Although the use of wetting solutions during high-volume liposuction is a standard approach, it is unclear how to optimize wetting solutions and components and their effect on postoperative complications.. Since the super-wet technique (aspiration of 1 cc per 1 cc of infiltrate) was introduced in 1986, it has become one of the most frequently applied techniques worldwide . Adrenaline and lidocaine are often added to WS due to their hemostatic and analgesic effects One of the major advantages of super-wet technique is that blood loss is quite low. However, potential cardiovascular side effects of WS and the amounts of epinephrine and lidocaine they contain, such as volume overload, local anesthetic toxicity, hypertension, arrhythmia, and tachycardia, are still a scoop of investigation. In this study, we examined the WS and the medications it contains from a different perspective to understand the possible cause of these adverse outcomes. Despite the most suitable candidates for liposuction are patients with a BMI<30 kg/m2 and low comorbidity and age, the patient group undergoing liposuction is often obese, and overweight individuals require that obesity-related pathophysiological changes be taken into consideration. Therefore, we analyzed the patients by dividing them into two groups according to the amount of WS applied according to their IBW (WS/IBW≤90ml/kg: group I and WS/IBW>90ml/kg: group I). In this study we aimed to evaluate the effect of wetting solutions and components calculated according to ideal body weight (IBW) on postoperative complications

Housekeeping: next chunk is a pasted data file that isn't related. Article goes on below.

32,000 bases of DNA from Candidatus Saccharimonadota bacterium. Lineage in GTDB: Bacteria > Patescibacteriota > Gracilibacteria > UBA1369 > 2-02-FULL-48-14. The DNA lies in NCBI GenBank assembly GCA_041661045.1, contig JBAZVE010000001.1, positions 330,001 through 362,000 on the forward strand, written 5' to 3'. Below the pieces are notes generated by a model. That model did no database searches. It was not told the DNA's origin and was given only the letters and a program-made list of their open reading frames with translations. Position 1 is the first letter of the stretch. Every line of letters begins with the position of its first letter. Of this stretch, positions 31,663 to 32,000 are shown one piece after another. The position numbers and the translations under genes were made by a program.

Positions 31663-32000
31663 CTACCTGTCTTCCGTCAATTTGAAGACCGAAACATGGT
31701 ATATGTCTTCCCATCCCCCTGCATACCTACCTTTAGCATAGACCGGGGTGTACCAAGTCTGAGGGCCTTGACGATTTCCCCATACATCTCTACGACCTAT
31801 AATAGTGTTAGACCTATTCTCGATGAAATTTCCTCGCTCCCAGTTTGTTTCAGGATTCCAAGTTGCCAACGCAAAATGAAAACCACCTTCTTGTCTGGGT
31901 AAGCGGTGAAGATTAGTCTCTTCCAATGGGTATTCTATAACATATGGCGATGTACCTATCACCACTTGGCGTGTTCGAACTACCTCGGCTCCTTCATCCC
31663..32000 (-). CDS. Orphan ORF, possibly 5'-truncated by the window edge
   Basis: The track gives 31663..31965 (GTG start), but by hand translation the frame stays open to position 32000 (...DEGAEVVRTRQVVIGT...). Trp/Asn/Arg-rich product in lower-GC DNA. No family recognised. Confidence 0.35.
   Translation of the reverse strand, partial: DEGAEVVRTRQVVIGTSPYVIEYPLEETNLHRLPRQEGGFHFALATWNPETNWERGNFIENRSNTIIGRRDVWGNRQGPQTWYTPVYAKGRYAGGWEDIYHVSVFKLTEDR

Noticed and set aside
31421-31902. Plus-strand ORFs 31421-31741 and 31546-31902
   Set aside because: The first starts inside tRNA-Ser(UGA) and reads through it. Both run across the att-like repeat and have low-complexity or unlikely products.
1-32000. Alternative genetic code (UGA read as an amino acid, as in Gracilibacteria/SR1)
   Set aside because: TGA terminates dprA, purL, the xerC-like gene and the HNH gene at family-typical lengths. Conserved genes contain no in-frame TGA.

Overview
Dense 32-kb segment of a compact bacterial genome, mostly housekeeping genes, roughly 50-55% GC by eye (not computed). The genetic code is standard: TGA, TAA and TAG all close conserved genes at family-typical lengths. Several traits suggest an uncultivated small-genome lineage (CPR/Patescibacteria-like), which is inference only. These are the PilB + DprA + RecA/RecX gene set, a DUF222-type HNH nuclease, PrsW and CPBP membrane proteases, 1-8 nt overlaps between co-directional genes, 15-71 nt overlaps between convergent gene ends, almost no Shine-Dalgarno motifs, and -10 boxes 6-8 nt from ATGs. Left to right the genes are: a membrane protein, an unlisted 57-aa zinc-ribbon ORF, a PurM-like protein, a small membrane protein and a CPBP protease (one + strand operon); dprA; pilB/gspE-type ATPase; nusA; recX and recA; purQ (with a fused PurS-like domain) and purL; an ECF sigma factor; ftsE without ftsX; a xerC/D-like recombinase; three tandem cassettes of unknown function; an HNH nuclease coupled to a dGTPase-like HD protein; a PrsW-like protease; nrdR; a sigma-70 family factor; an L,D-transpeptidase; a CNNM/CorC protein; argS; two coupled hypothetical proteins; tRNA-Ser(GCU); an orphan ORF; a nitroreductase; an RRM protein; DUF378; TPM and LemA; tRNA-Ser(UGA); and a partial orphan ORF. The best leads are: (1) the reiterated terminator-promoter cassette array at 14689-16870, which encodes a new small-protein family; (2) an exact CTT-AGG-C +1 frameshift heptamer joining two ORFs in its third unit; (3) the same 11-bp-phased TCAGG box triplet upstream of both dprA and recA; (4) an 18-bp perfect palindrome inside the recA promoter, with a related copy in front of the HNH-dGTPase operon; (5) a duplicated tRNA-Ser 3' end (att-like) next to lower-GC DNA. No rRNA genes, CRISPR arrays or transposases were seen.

NCT ID: NCT06260176 Completed - Obesity Clinical Trials

Vending Labeling Sales and Intercepts Study

Start date: February 1, 2019
Phase: N/A
Study type: Interventional

The aim of this study is to compare the impact of 4 different types of front of package (FOP) food and beverage messages: 1) green labels on healthy foods, 2) red/yellow/green labels on less healthy/moderately healthy/healthy foods, 3) physical activity calorie equivalent labels, and 4) posters reminding consumers of the sweetened beverage tax on consumers' beverage and snack selections.